In the new year, we are continuing our overcoat series with in-depth look at the hard-wearing Duffle coat. We’ll outline its history, details, how to wear it, and how to buy the best Duffle coat for you.
Duffle Coat History
Just like the trenchcoat, there are manifold variations of the duffle coat today and while all are perfectly fine to wear, it is interesting to know the origins of the garment and how it obtained the characteristic hood and toggle buttons. Notably, the duffle coat remains the only coat in a classic gentleman’s wardrobe today that has a hood. Although similar hoods were long used in menswear dating back to early Christian monk’s habits, the hooded duffle coat as we know it today dates back to the 19th century.
Belgian Origins of the Term ‘Duffel’
The most common myth about the origins of the Duffle is that the coat is of Belgian heritage. The Belgian town of Duffel in the province of Antwerp was known as a clothmaking town in the 15th century that exported its cloth all over Europe. The “duffel” fabric itself was a black, rough woolen fabric, and the duffle coat was in fact named after it. However, the duffle coat itself was never produced in in the namesake city, nor was it made from Duffel fabric.
Many claim that the English borrowed the Belgian term to create the duffle coat as we know it today, and while it is correct that the English military and espcially Sir Bernard “Monty” Montgomery and Sir David Stirling, founder of the SAS , popularized this garment during WWII, the British origins of this toggle closure overcoat can be traced back to 1887. At the time, John Partridge, a British purveyor of outerwear, began to design and offer the duffle coat for sale. The look back then was quite different from today, though it already featured the characteristic wooden toggles. The coat was shorter and cut very roomy with a slightly angled toggle front closure, which looks similar to vintage motorcycle jackets.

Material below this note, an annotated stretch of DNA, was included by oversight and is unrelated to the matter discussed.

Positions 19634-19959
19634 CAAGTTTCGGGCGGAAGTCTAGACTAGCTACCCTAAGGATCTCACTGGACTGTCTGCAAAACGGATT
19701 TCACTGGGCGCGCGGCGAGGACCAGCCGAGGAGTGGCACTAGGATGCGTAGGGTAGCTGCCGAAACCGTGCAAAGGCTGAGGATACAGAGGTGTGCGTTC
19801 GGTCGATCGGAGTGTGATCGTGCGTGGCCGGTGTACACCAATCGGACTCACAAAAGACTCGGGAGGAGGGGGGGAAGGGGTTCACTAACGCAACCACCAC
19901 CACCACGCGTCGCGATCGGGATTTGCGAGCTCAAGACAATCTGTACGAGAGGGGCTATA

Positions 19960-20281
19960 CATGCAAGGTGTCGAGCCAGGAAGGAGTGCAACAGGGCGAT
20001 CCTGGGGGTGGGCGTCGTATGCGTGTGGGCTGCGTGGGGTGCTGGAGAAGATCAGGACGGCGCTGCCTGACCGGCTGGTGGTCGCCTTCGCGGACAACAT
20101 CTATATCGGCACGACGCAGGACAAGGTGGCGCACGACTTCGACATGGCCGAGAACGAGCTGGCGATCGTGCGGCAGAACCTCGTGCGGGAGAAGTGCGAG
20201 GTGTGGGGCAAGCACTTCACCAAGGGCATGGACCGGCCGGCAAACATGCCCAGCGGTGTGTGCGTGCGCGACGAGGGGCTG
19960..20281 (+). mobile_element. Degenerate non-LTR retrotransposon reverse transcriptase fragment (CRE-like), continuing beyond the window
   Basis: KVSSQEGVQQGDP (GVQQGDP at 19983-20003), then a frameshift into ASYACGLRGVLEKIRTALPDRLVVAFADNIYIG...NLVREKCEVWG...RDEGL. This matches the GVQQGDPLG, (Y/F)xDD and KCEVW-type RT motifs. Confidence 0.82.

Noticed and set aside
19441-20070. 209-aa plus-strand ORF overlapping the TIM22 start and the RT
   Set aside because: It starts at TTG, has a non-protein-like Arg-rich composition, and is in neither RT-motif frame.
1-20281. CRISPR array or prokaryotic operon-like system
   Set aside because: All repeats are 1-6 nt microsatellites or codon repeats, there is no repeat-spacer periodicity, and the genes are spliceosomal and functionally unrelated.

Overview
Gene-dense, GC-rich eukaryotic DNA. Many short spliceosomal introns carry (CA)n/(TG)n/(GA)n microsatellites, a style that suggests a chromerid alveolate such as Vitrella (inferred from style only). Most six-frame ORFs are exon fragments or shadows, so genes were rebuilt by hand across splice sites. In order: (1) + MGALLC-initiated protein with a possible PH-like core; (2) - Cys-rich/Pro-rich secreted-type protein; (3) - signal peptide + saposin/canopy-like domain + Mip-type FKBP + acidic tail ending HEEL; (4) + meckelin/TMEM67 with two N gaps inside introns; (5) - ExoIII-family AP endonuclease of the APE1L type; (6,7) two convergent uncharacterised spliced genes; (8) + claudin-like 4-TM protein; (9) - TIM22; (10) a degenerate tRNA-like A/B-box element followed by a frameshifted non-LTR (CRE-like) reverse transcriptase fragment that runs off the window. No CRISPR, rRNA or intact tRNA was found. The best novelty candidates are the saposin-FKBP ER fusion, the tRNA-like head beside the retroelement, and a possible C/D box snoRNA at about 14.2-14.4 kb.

A few years later, the Royal British navy was searching for a hard-wearing, sailor-proof coat, and so the British Admiralty commissioned the duffle coat, which turned out to be a great success and was thereafter worn on military ships around the world.
Even though John Partridge designed the British duffle coat, he clearly was inspired by the Polish “frock” coat. It was first introduced around 1820 and gained some popularity in continental Europe in the 1850’s. Just like the modern duffle coat, it was tailored with a hood and a horizontal toggle closure. Of course, back then pockets were not part of a coat and was worn more closely fitted than the bulky cut of the British Navy, but nevertheless, there is a great resemblance. Toggle closures have rarely been used in menswear for the last 200 years.